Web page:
Number the Stars Summary
Number the Stars is a novel by Lois Lowry in which 10-year-old Annemarie Johansen and her family shelter Annemarie's Jewish friend Ellen Rosen from the Nazis.
- Ellen Rosen is Jewish. Her family is forced to flee when the Germans begin rounding up Jewish people. Ellen stays behind in Copenhagen and lives with her friend Annemarie Johansen's family.
- The Johansens care for Ellen and hide her from Nazi patrols.
- The Johansens visit Uncle Henrik on the coast and reunite Ellen with her family. Uncle Henrik and his friends are members of the resistance movement, and they smuggle the Rosens to safety.
Blonde-haired Annemarie is racing her dark-haired friend Ellen down a street in Copenhagen to practice for the running races that will be held at school on Friday. Kirsti, Annemarie’s little sister, is struggling to keep up; Ellen is shorter than her friend and is clearly not going to win this race. Suddenly two German soldiers yell at Annemarie to stop and point rifles at her. She stops immediately, and one of the men questions her. He asks why she is running and what she has in her backpack. She tells him the truth as first Ellen and then Kirsti appear behind her. The men continue to ask questions, and Ellen is frightened. Kirsti does not recognize the potential danger and is bold and a bit sassy when one of the soldiers pats her head. When the girls have been warned not to run and are free to go home, the two older girls admit they had been afraid and decide not to tell their mothers of the incident, for fear it would worry them. They pass several other soldiers on the walk home but do not make eye contact.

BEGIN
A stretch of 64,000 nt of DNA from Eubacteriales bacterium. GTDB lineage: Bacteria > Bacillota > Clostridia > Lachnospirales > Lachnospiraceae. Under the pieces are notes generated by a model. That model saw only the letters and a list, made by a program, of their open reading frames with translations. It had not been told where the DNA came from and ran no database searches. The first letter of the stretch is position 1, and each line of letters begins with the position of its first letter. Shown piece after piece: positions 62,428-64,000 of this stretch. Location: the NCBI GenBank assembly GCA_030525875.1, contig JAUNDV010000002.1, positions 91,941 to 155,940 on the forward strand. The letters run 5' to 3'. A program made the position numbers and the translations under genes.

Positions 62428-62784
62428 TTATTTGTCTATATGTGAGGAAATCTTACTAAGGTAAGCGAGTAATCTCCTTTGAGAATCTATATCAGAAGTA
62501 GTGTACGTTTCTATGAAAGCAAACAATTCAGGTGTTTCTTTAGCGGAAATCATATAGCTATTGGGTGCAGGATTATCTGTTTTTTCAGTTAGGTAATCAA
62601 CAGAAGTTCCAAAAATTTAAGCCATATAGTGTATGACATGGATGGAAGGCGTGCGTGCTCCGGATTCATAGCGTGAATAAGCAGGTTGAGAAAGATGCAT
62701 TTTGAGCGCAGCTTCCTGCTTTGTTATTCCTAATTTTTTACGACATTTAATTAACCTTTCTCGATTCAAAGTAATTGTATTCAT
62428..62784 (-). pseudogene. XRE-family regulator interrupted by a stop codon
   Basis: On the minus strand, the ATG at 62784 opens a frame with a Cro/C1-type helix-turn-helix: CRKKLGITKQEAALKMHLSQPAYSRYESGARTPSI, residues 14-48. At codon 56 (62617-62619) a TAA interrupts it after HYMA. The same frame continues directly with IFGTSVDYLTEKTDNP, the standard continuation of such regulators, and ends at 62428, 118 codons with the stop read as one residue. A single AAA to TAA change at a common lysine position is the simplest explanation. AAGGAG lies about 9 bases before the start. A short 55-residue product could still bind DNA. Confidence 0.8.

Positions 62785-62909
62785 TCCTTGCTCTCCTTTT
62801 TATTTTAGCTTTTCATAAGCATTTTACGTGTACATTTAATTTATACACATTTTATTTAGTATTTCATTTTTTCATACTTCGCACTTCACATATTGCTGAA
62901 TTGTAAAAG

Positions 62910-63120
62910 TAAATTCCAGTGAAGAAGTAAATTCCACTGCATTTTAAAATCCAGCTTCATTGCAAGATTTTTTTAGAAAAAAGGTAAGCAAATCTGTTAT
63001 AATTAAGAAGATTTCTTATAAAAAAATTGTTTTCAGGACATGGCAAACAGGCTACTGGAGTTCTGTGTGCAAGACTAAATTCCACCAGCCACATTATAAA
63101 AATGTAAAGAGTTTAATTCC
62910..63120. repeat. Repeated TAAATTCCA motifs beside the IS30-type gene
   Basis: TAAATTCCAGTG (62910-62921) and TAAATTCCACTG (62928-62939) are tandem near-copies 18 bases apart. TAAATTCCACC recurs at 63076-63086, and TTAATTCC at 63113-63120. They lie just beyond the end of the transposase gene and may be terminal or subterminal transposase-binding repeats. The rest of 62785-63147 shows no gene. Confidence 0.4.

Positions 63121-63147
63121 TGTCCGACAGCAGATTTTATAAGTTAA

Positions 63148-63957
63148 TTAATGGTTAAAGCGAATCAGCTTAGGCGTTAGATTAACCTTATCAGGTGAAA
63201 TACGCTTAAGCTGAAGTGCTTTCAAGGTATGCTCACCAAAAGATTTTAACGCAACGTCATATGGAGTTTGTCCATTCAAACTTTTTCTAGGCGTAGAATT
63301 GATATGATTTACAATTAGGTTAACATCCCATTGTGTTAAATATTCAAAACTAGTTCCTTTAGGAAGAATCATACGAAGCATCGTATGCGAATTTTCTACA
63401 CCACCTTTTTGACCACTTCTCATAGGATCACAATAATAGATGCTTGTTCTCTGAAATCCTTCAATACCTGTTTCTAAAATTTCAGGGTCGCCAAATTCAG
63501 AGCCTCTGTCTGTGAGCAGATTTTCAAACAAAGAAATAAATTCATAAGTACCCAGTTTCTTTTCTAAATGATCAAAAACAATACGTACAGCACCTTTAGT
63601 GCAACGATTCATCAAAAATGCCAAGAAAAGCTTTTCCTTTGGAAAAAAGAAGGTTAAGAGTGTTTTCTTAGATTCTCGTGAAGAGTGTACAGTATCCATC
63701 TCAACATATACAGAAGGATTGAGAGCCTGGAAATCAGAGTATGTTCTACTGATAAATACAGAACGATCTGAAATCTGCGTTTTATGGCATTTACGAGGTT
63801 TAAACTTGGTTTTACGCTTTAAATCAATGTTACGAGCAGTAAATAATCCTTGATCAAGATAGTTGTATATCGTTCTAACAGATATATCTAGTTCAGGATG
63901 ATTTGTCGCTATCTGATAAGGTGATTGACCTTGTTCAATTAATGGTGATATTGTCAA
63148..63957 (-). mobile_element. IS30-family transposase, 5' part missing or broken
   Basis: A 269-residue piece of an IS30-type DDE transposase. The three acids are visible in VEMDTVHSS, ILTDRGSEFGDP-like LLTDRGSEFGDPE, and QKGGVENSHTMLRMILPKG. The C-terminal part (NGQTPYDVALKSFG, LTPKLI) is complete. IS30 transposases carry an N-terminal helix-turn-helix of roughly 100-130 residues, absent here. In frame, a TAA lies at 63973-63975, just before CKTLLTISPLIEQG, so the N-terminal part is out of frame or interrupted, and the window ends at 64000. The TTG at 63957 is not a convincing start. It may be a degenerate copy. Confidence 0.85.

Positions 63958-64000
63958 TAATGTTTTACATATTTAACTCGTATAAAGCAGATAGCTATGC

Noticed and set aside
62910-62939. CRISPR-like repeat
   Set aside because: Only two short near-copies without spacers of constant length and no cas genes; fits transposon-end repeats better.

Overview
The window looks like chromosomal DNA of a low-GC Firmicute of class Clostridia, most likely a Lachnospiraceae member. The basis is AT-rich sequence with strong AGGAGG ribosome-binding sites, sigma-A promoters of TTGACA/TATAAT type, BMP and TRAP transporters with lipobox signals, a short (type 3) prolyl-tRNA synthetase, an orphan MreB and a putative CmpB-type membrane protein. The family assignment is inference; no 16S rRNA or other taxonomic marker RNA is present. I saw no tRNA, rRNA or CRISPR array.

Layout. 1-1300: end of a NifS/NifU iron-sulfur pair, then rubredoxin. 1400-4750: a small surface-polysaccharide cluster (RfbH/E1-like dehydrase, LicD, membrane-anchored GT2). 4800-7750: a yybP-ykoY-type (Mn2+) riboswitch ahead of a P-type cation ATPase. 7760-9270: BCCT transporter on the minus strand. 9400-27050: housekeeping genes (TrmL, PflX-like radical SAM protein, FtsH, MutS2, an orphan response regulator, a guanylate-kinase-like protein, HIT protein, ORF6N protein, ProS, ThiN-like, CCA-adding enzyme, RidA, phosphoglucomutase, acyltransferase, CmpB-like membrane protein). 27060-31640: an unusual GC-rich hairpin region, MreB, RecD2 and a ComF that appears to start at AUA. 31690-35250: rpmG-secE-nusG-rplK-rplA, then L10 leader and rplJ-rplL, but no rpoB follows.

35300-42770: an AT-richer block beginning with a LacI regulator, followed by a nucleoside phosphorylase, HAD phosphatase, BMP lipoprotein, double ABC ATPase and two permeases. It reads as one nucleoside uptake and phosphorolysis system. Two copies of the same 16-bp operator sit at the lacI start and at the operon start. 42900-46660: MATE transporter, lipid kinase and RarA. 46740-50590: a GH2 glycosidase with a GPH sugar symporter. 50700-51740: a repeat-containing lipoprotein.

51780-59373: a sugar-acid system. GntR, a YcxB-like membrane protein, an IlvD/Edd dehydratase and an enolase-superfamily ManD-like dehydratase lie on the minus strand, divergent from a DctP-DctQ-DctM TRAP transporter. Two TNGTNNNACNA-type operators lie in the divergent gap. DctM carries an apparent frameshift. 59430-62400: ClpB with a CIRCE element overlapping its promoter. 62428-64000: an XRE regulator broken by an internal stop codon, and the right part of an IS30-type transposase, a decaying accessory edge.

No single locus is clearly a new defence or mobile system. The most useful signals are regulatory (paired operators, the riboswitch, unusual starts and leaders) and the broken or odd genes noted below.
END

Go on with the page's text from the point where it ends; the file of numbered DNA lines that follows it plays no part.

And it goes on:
When they arrive at their apartment building, Ellen goes to her second-floor home and the Johansen sisters go on to their third-floor home. Before Annemarie even walks through the door, Kirsti is already recounting the incident to both mothers, who are drinking tea. (There has been no coffee in Copenhagen since the Nazis came to occupy the city almost a year before, and even the tea is little more than water with a few herbs. Butter and sugar are also not available.) Although Annemarie tries to downplay the incident, both women are visibly worried. They quietly discuss the unrest among the soldiers since the Danish Resistance movement, which they have read about in the underground newspaper (that they promptly burn after reading). As Mrs. Rosen leaves, she asks the girls to promise to travel a different route to school from now on and tells them to always be part of a crowd. Never give them a reason to remember your faces, she says. She exacts the same promise from Ellen.
That night Annemarie tells her sister a bedtime story about a beautiful princess in a wonderful kingdom; once Kirsti is asleep, Annemarie thinks about the real-life king of Denmark who used to ride through the streets, greeting people as he passed them. She remembers her older sister, Lise, taking her outside more than once to see King Christian pass by them, but remembering makes her sad. Lise is now dead and the king is now joined by German soldiers on street corners. Three years ago, Lise died in an accident two weeks before her wedding. Three years ago, King Christian had to surrender his country to Germany because they were too small to fight, just as all the countries surrounding them had already done—all but Sweden. As Kirsti sleeps, Annemarie thinks that fairy tales are the only unchanging things in her world, the only place where happy endings are still possible.
Winter is coming soon, and it will be cold both inside and outside of houses because electricity is now rationed and other fuel is scarce. Kirsti’s coat has a broken button, and Mrs. Johansen asks the girls to stop at Mrs. Hirsch’s store on the way home for a replacement. When they arrive, the store is closed and there is a sign written in German on the door. The girls are puzzled. When they tell their mother, she is worried and goes to tell Mrs. Rosen the news. That night...
(The entire section is 5,607 words.)